British, Irish Journalists Urge Yahoo Boycott Over Chinese Cases

The union representing journalists in the UK and Ireland called on its 40,000 members to boycott all Yahoo Inc. (YHOO) products and services to protest the Internet company's reported actions in China.

The National Union of Journalists said it sent a letter on Friday to Dominique Vidal, Yahoo Europe's vice president, denouncing the company for allegedly providing information to Chinese authorities about journalists.

The union also said it would stop using all Yahoo-operated services.

Yahoo has been cited in court decisions as supplying China's government with information to help them identify, prosecute and jail writers advocating democracy.

"The NUJ regards Yahoo!'s actions as a completely unacceptable endorsement of the Chinese authorities," wrote Jemima Kiss, chairman of the NUJ new media council in the letter to Vidal.

Yahoo! spokesperson Mary Osako said the Sunnyvale, California-based company believes it must conduct business in each country in ways that comply with local laws.

"Let us make clear that we condemn punishment of any activity internationally recognized as free expression, whether that punishment takes place in China or anywhere else in the world," Osako said in a statement e-mailed to Reuters.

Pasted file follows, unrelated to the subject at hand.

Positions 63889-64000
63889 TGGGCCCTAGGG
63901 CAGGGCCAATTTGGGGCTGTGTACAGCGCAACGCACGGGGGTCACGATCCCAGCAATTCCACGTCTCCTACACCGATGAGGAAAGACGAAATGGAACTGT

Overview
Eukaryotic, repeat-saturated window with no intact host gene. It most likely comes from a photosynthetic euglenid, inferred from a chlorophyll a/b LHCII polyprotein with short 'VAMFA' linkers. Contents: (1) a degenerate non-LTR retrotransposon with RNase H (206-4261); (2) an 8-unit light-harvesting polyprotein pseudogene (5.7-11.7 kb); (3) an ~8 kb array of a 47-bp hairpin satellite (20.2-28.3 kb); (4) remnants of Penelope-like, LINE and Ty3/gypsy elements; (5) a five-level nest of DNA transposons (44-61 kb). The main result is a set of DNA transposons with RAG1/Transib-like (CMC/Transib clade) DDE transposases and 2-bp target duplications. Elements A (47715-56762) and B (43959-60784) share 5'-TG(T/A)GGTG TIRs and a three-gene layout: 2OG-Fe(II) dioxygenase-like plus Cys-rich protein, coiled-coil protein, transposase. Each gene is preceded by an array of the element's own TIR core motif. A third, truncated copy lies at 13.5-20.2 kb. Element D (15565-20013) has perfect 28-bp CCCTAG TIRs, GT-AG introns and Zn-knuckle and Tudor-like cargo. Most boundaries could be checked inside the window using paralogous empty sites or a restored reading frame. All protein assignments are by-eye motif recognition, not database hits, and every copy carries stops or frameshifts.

Yahoo Chairman and Chief Executive Terry Semel told investors at the company's annual shareholder meeting last week that the company had no choice but to comply with local laws and did not have the power to change Chinese policy alone.

He has repeatedly called on the Internet industry to band together to address the issues of free expression at stake in the controversy and asked the U.S. government to urge China to encourage greater media freedom.

The company has been accused by the NUJ and other journalism groups of providing records that led to an eight-year prison term for Li Zhi for discussing pro-democracy issues in a Web forum and of helping to identify Shi Tao, who was sentenced to prison for 10 years for forwarding a government e-mail to the foreign press.

Kiss said the NUJ was advising all members, who include reporters, editors, photographers and illustrators, to boycott Yahoo until the company "changes its irresponsible and unethical policy."

Other Internet companies also have come under fire lately for some actions in China, including Google Inc. (GOOG) for saying it would block politically sensitive terms on its Web site in the country and Microsoft Corp.'s (MSFT) MSN for shutting down a blog under Chinese government orders.